Water-wise Landscape Ideas for Existing Landscapes
Landscapes requiring minimal irrigation while still providing all the functional benefits of conventional landscapes are water-wise landscapes. Utah is a climatically diverse state. According to Utah Climate Center, Northern Utah receives 10–12 inches more precipitation (water equivalent) than Southern Utah on an annual basis; however, a disproportionally high number of people live in Northern Utah. Nine out of the ten largest cities of Utah are in the north (Williams, 2021). On the other hand, while Southern Utah has a lower population, it also receives less precipitation, with a 1.5 to 2 times evapotranspiration rate compared to Northern Utah (Utah Climate Center, n.d.). In addition, the snowpack, which is the primary source of water, is declining. Therefore, now is the right time to convert our landscapes around the state to a more water-wise landscape.
Below, I present five easy ways to convert an existing landscape to a water-wise landscape without substantial renovation. These ideas are useful for people who would like to be waterwise but do not have the time, resources, or expertise to renovate the existing landscape completely.
1. Rainwater Harvesting
Utah law allows you to have two rain barrels, less than 100 gallons each, on your property (Figure 1). According to the last 10-year data from the Utah Climate Center, Northern Utah receives approximately 4 to 7 inches of water between May and October. For example, between 2018–2021, Logan received an average 5.67 inches of water during those months (Utah Climate Center, n.d.). A house with 1,000 square feet of roof surface will collect 3,500 gallons of water through that period, given you empty the container between rain events. A 200-square-foot shrub garden, depending upon the plant type and density, will need 250 gallons of water if watered to a 1-inch depth and irrigated two days a week. The collected water will meet water requirements for seven weeks. If you have water-wise plants, you will only need 0.5 inches of water two days a week. This water alone will provide water for three months. For more information on rain barrels, see the Utah State University Extension fact sheet on rain barrels.
2. Improving Soil Conditions
Soils with a high amount of sand cannot hold moisture. Also, soil with high clay particles has slow infiltration. Adding soil organic matter can increase soil water-holding capacity, resulting in the landscape retaining more water. A 1% to 2% increase in soil organic matter can increase soil water-holding capacity by 50 gallons in a 100-square-foot space. Therefore, irrigation amount and frequency can be reduced by adding organic matter, such as compost, to increase soil organic matter to 5%.
3. Irrigation Cycling
An 8-foot pop-up spray (360 degrees) head generally delivers four gallons of water per minute. A zone that is 8 by 16 feet will need four 90-degree and two 180-degree spray heads. If run for 20 minutes, the zone will apply 8 gallons of water per minute, totaling 160 gallons or 2 inches of water in that 8 by 16 area. The infiltration rate of clay soil is less than 0.2 inches per hour, and it is 0.8 inches per hour for sandy loam soil. Therefore, to reduce excessive runoff or leaching, apply irrigation based on infiltration rate or divide one 20-minute irrigation event into four 5-minute irrigation cycles.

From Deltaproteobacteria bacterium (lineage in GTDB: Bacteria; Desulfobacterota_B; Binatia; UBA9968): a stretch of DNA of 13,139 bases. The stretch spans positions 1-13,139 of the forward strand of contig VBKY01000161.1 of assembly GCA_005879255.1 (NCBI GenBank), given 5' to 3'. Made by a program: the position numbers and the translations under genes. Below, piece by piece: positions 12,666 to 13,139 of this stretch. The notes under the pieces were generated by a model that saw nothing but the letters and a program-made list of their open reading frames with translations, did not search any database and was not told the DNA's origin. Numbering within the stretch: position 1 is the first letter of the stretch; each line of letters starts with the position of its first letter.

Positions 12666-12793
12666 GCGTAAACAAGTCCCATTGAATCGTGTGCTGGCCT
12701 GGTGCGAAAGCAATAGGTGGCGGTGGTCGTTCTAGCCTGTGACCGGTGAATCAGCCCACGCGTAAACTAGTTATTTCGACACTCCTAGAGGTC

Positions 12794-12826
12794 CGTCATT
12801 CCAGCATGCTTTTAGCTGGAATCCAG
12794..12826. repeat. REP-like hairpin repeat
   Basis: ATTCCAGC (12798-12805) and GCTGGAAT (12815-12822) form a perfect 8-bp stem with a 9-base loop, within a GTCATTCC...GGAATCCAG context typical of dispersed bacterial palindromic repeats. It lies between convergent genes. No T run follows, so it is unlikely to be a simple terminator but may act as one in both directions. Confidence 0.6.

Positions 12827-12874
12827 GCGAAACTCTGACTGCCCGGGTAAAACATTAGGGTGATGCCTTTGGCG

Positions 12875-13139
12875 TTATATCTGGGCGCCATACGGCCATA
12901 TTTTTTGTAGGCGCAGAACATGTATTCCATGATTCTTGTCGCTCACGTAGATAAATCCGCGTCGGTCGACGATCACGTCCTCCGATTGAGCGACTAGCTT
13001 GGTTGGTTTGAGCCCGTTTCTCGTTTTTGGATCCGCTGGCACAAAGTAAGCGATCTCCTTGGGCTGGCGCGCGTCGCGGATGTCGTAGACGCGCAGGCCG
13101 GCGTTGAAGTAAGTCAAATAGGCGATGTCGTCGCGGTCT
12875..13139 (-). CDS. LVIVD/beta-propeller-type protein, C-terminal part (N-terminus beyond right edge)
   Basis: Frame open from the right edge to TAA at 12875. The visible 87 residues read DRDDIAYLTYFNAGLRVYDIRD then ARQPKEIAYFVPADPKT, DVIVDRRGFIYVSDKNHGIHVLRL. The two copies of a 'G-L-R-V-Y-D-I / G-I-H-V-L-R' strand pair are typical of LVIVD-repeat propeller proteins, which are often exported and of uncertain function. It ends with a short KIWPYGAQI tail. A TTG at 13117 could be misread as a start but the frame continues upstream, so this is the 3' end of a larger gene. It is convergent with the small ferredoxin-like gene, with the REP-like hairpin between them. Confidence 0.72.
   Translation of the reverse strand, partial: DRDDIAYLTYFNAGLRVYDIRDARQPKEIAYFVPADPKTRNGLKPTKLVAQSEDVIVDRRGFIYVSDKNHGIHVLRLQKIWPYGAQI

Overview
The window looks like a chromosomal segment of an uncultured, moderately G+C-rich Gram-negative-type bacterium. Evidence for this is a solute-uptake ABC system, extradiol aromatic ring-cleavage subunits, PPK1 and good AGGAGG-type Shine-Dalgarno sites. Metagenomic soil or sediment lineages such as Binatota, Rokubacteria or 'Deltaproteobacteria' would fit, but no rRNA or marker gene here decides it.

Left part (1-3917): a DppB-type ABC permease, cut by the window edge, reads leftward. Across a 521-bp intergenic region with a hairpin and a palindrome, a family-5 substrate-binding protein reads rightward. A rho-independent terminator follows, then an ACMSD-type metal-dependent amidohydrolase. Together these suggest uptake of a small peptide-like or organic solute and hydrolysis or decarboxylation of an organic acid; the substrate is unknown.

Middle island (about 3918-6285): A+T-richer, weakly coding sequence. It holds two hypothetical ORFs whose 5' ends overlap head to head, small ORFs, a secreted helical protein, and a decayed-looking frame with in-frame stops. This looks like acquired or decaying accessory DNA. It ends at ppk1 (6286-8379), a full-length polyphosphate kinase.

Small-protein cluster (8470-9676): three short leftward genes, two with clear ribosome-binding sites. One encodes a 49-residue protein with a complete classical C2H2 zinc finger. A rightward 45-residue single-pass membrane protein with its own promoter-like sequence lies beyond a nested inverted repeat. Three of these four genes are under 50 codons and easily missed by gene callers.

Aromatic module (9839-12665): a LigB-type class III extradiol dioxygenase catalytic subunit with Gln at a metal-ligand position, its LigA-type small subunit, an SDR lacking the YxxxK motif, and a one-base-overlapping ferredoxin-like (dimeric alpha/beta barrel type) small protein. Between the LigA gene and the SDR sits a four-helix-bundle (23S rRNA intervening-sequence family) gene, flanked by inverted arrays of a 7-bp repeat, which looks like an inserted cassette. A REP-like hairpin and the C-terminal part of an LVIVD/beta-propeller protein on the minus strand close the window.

4. Using Drip Irrigation for Non-turfs
Changing overhead irrigation to a drip line is not complicated (Figure 2). There are numerous videos on YouTube showing how to do the conversion. Shrubs and trees vary in their water requirements. Established shrubs in Northern Utah may need 0.75 inches of water per week, whereas large trees will need deep and slow irrigation to moisten the top 12 inches of the root zone. Using overhead irrigation does not allow users to change irrigation strategies for shrubs and trees. However, the drip irrigation system allows users to change irrigation quantity based on plant type by using an emitter with less flow rate for shrubs and a high flow rate or multiple emitters for trees. A drip irrigation system can use 50% to 80% less water compared to an overhead irrigation system.
5. Using Smart Controllers
Smart controllers are devices that can track the evapotranspiration data of a specific location and customize the irrigation schedule based on evapotranspiration and rainfall (Figure 3). They are easy to install and use. Utah even has a rebate program to use or convert a traditional irrigation controller to a smart controller, with a $75 rebate available at this time (Utah Water Savers, 2022). Smart controllers water enough to replenish the user-defined percentage of water lost from the landscape, hence avoiding over-irrigating. A properly managed smart controller can save up to 50% of irrigation water compared to a traditional controller.
ReferencesUtah Climate Center. (n.d.). Utah State University. https://climate.usu.edu/mchd/index.php
Utah Water Savers. (2022). Smart controller. Jordan Valley Water Conservancy District. http://utahwatersavers.com
Williams, C. (2021, August 13). Census data: Utah’s new top
10 most-populated cities—and other emerging places. KSL News. https://www.ksl.com/article/50223253/census-data-utahs-new-top-10-most-populated-cities--and-other-emerging-places
Utah State University Extension
Shital Poudyal, Ornamental Horticulture Specialist